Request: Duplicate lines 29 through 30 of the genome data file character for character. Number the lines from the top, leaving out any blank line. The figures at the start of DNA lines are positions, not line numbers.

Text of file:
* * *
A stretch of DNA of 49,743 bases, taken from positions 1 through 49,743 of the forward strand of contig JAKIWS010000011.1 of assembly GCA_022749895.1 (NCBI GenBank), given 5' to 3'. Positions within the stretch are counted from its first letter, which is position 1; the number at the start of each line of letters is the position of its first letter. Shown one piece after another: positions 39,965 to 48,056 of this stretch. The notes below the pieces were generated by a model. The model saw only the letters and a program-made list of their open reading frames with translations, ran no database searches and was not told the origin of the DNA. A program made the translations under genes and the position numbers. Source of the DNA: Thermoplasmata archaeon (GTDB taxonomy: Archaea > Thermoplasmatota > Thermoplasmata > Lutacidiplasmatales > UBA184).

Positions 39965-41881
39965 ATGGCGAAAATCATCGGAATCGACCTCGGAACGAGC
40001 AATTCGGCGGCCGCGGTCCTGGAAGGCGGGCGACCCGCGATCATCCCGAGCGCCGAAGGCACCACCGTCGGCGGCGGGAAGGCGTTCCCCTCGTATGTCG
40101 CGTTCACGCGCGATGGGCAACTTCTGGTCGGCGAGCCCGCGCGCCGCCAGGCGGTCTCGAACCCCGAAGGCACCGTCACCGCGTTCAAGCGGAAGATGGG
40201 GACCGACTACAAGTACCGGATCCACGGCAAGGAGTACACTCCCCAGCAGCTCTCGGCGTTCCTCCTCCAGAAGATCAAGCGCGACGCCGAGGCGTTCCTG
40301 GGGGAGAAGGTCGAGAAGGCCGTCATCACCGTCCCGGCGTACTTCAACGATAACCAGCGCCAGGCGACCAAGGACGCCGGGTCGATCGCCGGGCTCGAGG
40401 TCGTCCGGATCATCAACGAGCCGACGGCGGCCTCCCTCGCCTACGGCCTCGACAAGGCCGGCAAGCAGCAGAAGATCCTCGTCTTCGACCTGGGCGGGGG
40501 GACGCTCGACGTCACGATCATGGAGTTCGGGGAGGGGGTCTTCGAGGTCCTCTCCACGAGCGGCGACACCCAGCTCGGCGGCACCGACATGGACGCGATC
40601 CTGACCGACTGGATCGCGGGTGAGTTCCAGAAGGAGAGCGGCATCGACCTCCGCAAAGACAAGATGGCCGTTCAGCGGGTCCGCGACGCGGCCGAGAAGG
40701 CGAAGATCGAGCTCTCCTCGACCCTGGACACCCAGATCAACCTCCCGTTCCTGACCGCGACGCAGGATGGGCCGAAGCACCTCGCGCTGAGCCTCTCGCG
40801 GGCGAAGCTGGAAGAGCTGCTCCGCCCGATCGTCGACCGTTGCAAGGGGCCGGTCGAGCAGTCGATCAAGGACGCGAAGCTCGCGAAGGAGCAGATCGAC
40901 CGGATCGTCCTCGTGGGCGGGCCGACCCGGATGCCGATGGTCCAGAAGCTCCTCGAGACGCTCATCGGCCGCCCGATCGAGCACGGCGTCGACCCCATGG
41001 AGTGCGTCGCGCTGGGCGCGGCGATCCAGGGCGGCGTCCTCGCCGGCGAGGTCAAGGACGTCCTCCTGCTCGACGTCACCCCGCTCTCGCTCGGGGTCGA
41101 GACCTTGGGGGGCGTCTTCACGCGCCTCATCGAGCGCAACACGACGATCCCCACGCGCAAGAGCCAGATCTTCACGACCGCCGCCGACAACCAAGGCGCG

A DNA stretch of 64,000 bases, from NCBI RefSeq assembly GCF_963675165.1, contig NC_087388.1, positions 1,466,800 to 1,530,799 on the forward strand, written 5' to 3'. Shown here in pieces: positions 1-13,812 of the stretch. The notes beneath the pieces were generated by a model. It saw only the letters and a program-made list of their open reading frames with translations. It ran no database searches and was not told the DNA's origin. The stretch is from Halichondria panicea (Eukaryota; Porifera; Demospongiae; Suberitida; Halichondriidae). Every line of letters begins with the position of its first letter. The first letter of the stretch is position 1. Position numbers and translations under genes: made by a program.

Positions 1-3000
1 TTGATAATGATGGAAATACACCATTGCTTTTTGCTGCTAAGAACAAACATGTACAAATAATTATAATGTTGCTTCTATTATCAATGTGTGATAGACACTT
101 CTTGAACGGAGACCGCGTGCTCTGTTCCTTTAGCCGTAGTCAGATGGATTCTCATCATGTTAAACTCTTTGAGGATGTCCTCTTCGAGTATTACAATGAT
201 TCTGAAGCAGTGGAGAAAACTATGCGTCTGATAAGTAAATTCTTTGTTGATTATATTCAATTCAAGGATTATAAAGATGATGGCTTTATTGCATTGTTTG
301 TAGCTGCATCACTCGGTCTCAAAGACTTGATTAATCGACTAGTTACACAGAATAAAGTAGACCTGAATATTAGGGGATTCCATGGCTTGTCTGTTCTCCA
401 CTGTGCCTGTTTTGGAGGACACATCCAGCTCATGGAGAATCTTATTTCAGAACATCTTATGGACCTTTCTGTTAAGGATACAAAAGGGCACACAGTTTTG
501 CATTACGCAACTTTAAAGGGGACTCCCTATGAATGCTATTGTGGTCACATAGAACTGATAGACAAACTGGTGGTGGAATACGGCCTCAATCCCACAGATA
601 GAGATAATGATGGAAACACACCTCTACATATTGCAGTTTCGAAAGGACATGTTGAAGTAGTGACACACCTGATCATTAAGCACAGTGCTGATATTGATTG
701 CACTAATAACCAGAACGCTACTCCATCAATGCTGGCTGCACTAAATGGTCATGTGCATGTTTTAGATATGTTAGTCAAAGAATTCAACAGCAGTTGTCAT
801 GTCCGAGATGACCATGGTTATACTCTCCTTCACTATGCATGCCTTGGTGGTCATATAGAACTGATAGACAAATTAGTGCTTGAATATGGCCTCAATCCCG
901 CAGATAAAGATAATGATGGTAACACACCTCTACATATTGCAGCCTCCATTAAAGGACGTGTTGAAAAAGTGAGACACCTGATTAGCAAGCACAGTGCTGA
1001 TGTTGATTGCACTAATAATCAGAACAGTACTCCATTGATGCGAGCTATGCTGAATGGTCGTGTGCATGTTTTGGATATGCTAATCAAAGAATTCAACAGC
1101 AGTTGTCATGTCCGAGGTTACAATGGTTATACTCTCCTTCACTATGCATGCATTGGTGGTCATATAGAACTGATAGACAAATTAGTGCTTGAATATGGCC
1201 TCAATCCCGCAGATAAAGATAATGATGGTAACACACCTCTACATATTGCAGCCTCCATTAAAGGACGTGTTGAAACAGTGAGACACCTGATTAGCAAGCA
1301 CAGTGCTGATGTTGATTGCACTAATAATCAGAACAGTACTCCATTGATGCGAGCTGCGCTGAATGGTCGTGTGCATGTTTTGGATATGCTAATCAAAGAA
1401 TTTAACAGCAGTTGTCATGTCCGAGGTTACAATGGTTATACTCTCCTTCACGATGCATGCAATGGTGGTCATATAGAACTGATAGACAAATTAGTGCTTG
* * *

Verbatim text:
1101 AGTTGTCATGTCCGAGGTTACAATGGTTATACTCTCCTTCACTATGCATGCATTGGTGGTCATATAGAACTGATAGACAAATTAGTGCTTGAATATGGCC
1201 TCAATCCCGCAGATAAAGATAATGATGGTAACACACCTCTACATATTGCAGCCTCCATTAAAGGACGTGTTGAAACAGTGAGACACCTGATTAGCAAGCA